…Is not His atonement upon Golgotha most glorious in the sight of God? It is Jesus Who is our representative and spokesman.

(Adolph Saphir, The Epistle to the Hebrews: An Exposition, Vol. 1, pp. 146-7; Chicago, IL, 1902)

Oh, dear saint, is “not His atonement upon Golgotha most glorious in the sight of God?” “Where are your accusers?” What is your petty self-assessment? Are you buckling under the weight of another man’s opinion (or your own heady self-evaluations), as if they coincide with the “testimony of Jesus”? If you are in Christ; if you are walking “in the light”; if you would “rather endure ill-treatment with the people of God than to enjoy the passing pleasures of sin,” you have been set apart unto Him, and He is not shamefaced with regard to His identification with you.

End now the suffocating cycle of seeking a name among men. End now the comparing of your own life with others. End now the envy and all other inward contentions. Be done with the “sin which so easily entangles” your heart. Lift your soul heavenward, and behold Him! “Bask in His beams,” as McCheyne once charged his people. Consider! The Lord of Glory Himself is not ashamed to call you His brother. Oh, dear saint, let not this truth elude your heart. He calls you His own, and He is enough.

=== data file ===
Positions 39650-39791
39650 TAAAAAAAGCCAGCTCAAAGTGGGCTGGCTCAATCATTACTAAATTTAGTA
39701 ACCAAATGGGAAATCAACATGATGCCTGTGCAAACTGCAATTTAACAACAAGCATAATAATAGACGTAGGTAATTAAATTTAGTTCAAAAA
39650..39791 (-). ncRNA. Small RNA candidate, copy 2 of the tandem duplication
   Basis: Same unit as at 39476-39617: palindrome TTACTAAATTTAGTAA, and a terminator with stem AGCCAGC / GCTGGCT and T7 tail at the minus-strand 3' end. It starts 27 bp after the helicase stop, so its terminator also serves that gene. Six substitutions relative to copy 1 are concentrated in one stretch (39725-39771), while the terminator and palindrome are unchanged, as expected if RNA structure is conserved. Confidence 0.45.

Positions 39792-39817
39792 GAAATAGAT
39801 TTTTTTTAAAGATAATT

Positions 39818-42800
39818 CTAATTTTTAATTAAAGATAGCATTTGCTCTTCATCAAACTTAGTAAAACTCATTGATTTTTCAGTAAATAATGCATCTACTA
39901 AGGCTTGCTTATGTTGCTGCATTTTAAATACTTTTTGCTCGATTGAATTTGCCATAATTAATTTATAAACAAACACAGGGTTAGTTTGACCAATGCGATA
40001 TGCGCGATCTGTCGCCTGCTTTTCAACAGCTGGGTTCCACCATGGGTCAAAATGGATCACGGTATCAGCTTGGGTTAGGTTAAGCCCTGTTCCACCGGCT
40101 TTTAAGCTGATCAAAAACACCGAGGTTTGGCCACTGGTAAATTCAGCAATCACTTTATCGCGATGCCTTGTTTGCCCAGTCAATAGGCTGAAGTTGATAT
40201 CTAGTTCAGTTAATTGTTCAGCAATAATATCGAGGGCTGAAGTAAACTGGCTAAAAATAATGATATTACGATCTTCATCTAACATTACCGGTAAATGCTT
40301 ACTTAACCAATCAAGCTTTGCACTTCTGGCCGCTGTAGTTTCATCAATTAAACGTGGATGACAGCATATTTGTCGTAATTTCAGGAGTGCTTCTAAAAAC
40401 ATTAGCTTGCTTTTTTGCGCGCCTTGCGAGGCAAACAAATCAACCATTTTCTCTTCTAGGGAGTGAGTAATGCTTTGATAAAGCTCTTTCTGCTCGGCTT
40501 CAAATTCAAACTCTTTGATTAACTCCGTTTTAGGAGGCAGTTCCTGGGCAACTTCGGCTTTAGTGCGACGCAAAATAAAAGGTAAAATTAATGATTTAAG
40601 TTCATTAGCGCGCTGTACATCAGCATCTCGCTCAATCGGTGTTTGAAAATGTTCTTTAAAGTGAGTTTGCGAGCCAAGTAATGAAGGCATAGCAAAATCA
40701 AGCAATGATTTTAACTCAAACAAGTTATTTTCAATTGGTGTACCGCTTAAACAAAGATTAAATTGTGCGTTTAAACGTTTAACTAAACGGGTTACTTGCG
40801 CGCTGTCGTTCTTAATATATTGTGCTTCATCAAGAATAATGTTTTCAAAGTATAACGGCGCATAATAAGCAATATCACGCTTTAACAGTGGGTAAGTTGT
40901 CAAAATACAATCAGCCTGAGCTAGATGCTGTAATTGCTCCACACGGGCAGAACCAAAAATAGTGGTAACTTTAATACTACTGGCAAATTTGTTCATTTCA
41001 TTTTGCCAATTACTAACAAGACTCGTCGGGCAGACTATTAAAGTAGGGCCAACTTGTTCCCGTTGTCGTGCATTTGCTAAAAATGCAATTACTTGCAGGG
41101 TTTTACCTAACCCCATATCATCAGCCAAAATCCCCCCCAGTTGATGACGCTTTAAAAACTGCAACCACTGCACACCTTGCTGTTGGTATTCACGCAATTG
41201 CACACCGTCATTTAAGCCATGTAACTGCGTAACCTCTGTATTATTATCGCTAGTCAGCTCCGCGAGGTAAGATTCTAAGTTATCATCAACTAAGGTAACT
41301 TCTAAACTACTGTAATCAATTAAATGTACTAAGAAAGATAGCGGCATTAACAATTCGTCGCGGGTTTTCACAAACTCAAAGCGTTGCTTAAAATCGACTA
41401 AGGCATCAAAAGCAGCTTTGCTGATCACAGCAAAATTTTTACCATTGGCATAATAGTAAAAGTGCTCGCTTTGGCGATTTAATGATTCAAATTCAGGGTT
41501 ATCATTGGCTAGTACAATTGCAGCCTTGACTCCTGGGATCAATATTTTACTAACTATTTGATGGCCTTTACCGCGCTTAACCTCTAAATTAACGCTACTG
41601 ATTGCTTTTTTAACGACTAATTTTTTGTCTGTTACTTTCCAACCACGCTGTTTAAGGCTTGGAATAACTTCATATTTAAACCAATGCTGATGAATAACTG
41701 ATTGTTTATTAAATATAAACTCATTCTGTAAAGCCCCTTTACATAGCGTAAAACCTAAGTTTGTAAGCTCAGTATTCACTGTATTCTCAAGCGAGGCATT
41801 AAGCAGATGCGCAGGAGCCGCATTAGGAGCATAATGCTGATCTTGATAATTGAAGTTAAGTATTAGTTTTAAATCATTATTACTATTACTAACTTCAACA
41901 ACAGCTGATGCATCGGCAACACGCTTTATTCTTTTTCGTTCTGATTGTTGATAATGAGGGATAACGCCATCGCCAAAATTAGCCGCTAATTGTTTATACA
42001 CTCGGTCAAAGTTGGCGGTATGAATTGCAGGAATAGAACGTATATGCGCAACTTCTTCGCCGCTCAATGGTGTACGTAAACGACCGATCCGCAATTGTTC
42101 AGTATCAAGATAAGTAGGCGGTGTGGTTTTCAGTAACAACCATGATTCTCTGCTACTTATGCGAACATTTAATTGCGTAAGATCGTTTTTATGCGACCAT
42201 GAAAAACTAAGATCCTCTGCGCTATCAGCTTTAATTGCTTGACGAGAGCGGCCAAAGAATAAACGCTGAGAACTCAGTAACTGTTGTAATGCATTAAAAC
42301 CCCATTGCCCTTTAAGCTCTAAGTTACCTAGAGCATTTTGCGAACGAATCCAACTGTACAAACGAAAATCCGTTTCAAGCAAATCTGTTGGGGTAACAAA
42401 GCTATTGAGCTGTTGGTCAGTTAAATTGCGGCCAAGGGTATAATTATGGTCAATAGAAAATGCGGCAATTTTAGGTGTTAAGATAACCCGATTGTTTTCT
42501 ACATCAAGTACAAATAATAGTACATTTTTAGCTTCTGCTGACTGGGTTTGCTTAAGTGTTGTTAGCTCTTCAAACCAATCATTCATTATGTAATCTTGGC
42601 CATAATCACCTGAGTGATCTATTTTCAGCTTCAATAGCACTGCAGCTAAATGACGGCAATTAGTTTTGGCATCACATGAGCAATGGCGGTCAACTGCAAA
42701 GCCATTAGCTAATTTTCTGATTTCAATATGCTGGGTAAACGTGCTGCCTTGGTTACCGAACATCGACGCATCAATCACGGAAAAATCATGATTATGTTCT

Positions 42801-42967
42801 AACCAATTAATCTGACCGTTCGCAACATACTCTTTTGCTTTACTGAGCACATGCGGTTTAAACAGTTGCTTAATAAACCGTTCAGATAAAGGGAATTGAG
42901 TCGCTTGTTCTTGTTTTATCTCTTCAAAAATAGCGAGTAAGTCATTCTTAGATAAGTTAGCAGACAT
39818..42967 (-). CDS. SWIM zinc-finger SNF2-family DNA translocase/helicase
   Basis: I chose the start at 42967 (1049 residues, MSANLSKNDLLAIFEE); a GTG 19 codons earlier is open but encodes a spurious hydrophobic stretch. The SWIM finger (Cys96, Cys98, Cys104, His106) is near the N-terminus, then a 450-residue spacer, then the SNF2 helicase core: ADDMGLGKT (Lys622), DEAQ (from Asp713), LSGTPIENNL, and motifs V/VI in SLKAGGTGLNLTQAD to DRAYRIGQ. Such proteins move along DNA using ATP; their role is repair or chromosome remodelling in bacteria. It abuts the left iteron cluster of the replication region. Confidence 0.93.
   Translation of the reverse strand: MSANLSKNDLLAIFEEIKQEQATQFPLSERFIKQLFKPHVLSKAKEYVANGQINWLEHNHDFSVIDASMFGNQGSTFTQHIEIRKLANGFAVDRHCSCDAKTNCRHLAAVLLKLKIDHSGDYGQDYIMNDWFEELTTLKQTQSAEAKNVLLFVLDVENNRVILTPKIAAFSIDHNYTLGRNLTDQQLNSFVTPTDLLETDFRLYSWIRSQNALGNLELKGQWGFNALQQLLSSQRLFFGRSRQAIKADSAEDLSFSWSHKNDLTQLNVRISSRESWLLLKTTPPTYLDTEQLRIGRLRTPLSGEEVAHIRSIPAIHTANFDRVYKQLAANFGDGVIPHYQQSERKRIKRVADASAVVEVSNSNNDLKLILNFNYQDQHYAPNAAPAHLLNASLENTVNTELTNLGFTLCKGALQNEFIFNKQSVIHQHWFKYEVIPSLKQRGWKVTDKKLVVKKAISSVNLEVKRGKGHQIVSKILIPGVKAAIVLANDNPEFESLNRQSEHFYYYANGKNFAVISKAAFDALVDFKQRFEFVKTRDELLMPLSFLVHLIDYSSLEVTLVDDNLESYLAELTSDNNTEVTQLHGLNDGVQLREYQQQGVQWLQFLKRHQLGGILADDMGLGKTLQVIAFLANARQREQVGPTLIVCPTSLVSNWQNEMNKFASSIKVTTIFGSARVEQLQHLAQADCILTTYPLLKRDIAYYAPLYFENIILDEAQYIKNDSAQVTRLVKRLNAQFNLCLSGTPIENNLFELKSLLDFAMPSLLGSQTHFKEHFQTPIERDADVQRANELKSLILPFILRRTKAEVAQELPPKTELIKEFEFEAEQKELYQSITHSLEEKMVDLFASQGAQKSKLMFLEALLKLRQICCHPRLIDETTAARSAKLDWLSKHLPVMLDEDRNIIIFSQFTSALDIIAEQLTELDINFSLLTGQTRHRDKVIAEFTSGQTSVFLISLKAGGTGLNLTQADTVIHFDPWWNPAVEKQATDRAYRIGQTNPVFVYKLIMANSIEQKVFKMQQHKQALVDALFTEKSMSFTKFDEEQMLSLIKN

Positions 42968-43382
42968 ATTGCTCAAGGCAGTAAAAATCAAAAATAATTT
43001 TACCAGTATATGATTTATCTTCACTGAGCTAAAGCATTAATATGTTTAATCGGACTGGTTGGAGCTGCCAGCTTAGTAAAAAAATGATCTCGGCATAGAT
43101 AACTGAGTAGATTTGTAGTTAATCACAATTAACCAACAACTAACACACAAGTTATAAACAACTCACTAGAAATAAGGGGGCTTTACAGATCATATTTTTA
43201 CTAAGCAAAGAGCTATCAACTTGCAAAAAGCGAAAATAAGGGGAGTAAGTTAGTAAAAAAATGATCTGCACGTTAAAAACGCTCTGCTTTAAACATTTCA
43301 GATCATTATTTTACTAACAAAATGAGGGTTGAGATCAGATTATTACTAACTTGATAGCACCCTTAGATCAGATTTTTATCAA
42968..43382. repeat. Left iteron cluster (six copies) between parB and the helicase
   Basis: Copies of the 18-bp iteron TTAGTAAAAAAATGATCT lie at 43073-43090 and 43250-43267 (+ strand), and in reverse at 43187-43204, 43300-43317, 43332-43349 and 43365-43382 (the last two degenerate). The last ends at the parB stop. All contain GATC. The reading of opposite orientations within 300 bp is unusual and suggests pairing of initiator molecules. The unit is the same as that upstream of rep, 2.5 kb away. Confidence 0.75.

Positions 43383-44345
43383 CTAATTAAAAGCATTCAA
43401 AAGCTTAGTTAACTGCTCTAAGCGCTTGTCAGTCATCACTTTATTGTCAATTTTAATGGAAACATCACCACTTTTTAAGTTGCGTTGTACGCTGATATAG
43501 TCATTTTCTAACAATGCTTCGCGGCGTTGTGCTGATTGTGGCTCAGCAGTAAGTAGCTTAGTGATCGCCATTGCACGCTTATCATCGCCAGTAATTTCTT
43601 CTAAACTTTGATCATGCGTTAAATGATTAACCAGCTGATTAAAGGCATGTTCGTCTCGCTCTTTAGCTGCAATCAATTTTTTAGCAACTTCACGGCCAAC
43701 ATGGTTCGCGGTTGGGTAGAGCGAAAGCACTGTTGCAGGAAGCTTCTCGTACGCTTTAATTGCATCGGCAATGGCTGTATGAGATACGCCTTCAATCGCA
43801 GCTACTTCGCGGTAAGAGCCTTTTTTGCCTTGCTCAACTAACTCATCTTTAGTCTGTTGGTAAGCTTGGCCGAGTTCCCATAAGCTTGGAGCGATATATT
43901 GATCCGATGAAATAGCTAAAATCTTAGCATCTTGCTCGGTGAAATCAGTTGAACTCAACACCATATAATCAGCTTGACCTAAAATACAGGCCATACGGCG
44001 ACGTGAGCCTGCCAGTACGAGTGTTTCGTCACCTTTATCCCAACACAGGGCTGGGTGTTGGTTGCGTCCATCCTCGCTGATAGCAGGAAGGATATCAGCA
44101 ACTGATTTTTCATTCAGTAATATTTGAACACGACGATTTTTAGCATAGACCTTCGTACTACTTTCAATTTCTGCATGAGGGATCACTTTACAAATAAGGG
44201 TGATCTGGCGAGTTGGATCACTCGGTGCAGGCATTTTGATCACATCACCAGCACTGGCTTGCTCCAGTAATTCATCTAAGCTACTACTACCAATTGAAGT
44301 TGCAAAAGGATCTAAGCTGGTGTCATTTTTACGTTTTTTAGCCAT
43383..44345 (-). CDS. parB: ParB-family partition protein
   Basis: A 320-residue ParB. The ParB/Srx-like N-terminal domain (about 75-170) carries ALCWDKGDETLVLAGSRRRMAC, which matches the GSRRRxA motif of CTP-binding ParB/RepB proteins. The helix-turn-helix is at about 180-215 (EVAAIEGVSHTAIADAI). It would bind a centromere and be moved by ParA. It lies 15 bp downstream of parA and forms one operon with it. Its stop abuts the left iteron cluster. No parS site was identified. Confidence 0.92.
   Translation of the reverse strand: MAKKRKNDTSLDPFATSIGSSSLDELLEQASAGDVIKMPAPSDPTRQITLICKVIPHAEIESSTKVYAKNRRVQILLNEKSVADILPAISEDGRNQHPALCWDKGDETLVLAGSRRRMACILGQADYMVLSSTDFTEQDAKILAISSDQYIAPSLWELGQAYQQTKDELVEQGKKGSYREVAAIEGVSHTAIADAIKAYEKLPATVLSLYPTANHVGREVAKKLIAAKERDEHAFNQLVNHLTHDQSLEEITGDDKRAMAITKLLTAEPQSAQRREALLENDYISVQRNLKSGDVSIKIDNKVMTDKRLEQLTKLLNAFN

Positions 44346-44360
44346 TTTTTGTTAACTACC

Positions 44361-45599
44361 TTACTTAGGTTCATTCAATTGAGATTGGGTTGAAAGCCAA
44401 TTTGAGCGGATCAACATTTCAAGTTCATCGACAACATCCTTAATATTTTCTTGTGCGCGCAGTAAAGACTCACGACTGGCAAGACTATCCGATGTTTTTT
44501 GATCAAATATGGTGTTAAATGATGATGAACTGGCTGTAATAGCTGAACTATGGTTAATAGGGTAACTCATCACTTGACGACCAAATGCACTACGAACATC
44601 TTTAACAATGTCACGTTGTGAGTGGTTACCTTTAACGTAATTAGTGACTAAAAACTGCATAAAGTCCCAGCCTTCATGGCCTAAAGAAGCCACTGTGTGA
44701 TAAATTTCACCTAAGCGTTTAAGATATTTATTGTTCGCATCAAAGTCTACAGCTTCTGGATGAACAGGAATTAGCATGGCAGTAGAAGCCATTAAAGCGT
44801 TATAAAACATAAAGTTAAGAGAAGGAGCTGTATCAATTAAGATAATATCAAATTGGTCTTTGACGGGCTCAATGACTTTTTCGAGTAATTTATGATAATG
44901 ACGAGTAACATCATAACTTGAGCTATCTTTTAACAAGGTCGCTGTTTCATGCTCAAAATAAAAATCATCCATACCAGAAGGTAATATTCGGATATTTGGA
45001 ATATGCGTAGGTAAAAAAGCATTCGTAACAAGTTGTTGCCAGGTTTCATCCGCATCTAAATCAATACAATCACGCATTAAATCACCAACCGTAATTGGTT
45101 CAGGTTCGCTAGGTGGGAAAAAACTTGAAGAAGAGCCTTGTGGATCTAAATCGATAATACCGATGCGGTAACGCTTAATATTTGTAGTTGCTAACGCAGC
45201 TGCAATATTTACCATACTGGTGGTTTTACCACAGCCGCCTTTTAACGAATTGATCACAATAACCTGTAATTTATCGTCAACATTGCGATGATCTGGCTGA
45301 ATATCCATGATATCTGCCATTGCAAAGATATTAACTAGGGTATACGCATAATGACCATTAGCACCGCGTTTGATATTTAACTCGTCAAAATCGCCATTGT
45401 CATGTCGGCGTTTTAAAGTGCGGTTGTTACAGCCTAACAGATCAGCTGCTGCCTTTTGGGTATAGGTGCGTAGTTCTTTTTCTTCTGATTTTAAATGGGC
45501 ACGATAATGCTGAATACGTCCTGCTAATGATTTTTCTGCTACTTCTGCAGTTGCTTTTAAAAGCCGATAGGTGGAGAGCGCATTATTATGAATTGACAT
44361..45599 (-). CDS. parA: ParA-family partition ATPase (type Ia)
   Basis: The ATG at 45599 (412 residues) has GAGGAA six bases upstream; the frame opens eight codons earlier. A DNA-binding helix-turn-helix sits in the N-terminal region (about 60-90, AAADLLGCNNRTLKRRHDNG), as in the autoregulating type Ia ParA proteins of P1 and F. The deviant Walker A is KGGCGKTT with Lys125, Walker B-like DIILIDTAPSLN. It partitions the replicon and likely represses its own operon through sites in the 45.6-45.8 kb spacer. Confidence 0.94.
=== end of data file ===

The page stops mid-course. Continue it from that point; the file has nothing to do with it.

Gospel-Grounded Encouragement in the Church

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“For God has not destined us for wrath, but to obtain salvation through our Lord Jesus Christ, who died for us so that whether we are awake or asleep we might live with him. Therefore encourage one another and build one another up….” || 1 Thess. 5.9-11

There is a remarkable “Therefore” in this text. It communicates to us the truth that all true fellowship within the context of the Church must be grounded upon “Jesus Christ and Him crucified,” that is, it must be based upon Gospel faith and hope. There is no other foundation for church or ministry, and in truth, one which seeks to build on any other foundation will be building in vain. However much he might be able to accomplish noble things of one kind or another, he will not be building the church nor carrying out the Great Commission. Let us look into this.

That “God has not destined us for wrath, but to obtain salvation through our Lord Jesus Christ, who died for us” is the great hallmark of the Church’s foundation. This is the Gospel, that we who were “dead” in sin have been justified by the Atoning work of the Mediator, through His death, burial, and resurrection. The wrath which is already upon the world, the wrath which is coming, that wrath which we ourselves deserved— it has all been lifted from us, and placed upon the shoulders of the Lamb of God, “who loved us.”